Hosea mentions tirosh six times in his short book. This is more than any other book except Deuteronomy where it is found seven times. The word tirosh must be understood in the light of the whole book of Hosea, and not just from one verse.

The vineyard is very important in Hosea, especially in chapter two, the context for chapter four. The people of Israel had disobeyed God and allowed the Canaanites to live with them. They even worhipped Baal, the Canaanite god. In Hosea 2:5, Israel says, 
     I will go after my lovers who give me my bread and my water, my wool and my flax, 
     my oil and my drink (siqquy, the word for drink).

What is the drink? When God answers Israel in verses 8 and 9, He calls the drink tirosh or grape juice. The people are so “into” Baal worship they think they must worship Baal to get their bread, water, wool, flax, oil and drink. Their allegiance (loyalty) is to Baal.

This terrible turning away from God causes Him to warn Israel in His answer to them in Hosea 2:8,9: 
     For she does not know that it was I who gave her the grain, the grape juice (tirosh) and
     the oil, and lavished on her silver and gold, which they used for Baal. Therefore, I will
     take back My grain at harvest time and My grape juice (tirosh) in its season. I will also
     take away My wool and My flax given to cover her nakedness.

There was nothing wrong with the grain, grape juice, oil, gold, silver, wool and flax the people received. What was wrong was that they gave Baal the credit for them. They worshipped Baal and not God.

In Hosea 2:11 and 12, God says He will put an end to their gaiety and destroy the vines and fig trees. In verses 6 and 7, He says He will block their way with a thorn hedge so they cannot find their old lifestyle. He will fence them out of the vineyard and remove by force the good things they enjoyed before. 5

God expects to see a change in the people when they see that Baal cannot help them. Dr. Teachout translates the end of verse 7 to say, “Then she (Israel) will stop and say: ‘I will return again to my first husband because it was so much better for me then than it is now.’”

After Israel learned her lesson, God wanted to bring her back inside the vineyard. In verse 22 God says the earth will hear or respond with grain, grape juice and oil.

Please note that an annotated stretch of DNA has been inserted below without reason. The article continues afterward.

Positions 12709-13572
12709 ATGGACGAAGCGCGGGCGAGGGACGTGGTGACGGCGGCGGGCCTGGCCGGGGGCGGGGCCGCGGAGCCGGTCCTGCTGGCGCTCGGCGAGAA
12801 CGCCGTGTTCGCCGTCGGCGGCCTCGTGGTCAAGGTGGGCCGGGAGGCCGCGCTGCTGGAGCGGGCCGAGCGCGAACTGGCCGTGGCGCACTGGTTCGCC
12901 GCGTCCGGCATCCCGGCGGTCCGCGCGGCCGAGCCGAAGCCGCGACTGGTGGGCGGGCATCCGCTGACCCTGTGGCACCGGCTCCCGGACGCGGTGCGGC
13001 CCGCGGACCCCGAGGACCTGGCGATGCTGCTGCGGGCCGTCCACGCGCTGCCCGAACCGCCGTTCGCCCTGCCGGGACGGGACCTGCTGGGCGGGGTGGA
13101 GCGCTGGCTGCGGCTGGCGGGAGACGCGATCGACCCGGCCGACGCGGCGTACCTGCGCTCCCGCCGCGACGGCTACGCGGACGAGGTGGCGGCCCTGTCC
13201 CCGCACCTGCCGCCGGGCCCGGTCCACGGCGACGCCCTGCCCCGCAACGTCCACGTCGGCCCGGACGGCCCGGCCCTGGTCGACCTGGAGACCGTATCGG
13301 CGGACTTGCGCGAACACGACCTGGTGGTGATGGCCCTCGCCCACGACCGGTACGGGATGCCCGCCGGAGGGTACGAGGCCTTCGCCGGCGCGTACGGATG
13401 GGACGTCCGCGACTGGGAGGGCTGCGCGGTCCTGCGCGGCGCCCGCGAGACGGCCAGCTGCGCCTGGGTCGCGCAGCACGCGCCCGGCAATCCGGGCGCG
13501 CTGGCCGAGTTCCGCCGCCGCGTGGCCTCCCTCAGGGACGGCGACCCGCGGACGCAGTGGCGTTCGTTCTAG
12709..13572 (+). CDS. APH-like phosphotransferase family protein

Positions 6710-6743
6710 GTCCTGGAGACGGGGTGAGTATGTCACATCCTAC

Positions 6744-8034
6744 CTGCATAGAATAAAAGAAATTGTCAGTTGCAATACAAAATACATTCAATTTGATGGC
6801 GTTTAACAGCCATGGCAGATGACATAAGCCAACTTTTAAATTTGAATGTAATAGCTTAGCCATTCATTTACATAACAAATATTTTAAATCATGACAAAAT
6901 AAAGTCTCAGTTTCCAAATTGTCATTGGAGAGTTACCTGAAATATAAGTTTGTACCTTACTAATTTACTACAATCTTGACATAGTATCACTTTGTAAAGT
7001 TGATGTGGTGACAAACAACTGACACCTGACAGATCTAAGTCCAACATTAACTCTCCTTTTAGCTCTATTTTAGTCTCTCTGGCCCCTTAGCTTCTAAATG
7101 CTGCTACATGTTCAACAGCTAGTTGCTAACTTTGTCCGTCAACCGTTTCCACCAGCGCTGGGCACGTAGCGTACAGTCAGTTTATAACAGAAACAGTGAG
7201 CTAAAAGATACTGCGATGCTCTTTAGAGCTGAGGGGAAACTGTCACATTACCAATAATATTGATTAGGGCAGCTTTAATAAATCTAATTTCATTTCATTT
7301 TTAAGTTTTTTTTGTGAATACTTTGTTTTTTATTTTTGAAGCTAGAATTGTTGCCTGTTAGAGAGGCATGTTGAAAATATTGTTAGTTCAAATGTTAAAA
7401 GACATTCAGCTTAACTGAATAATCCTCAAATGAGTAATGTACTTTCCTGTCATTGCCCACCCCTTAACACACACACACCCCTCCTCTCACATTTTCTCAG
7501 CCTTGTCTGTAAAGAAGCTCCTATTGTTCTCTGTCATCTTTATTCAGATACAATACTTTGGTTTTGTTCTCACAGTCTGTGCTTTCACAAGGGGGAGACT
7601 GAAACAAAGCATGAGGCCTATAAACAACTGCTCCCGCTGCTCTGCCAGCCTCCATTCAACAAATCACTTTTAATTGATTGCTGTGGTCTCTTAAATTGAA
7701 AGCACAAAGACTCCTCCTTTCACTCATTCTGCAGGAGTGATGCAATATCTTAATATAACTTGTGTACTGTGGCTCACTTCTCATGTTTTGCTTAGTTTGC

What God Really Means in Hosea 4:11

The picture of Israel that we see in Hosea 2 helps us to understand Hosea 4:11. Hosea 4:1 says God has a controversy or legal claim against Israel.

     ...There is no truth, nor mercy, nor knowledge of God in the land. By swearing, and
     lying, and killing, and stealing, and committing adultery they break out..., Hosea 4:1,2.

Verse 3 says the land mourns. Harlotry – because Israel has turned from God, her true husband – intoxicating yayin, and even God's special blessing of tirosh – because she gives Baal credit for it – have taken Israel's heart from God. God is saying again what He said in Hosea 2. Even the good things He provided, since they gave credit to Baal for them, have taken their allegiance away from God.

Dr. Teachout translates Hosea 4:11 this way: “Harlotry, wine (yayin) and even the freshly pressed grape juice of the harvest (tirosh) have taken away their allegiance.” 6

Some Helpful Information

Hosea lived about 700 years before Christ. Dr. Bacchiocchi tells us that the Jewish Talmud, a summary of the thinking of the rabbis who lived 400 years after Hosea, (from 300 B.C. to 500 A.D.,) shows a shift in the use of the word tirosh. In later Jewish history it came to mean intoxicating wine as well as fresh juice.7 What the Jewish people did in later years does not, of course, change the Bible.

Horace Bumstead (1881), was a noted Bible scholar who wrote a well researched paper defending the use of alcohol by Christians. But even though he thought that God approved of fermented drink, his study of the Bible led him to agree with what Dr. Teachout has taught us about Hosea 4:11. He wrote that tirosh in Hosea 4:11 had to be fresh juice.8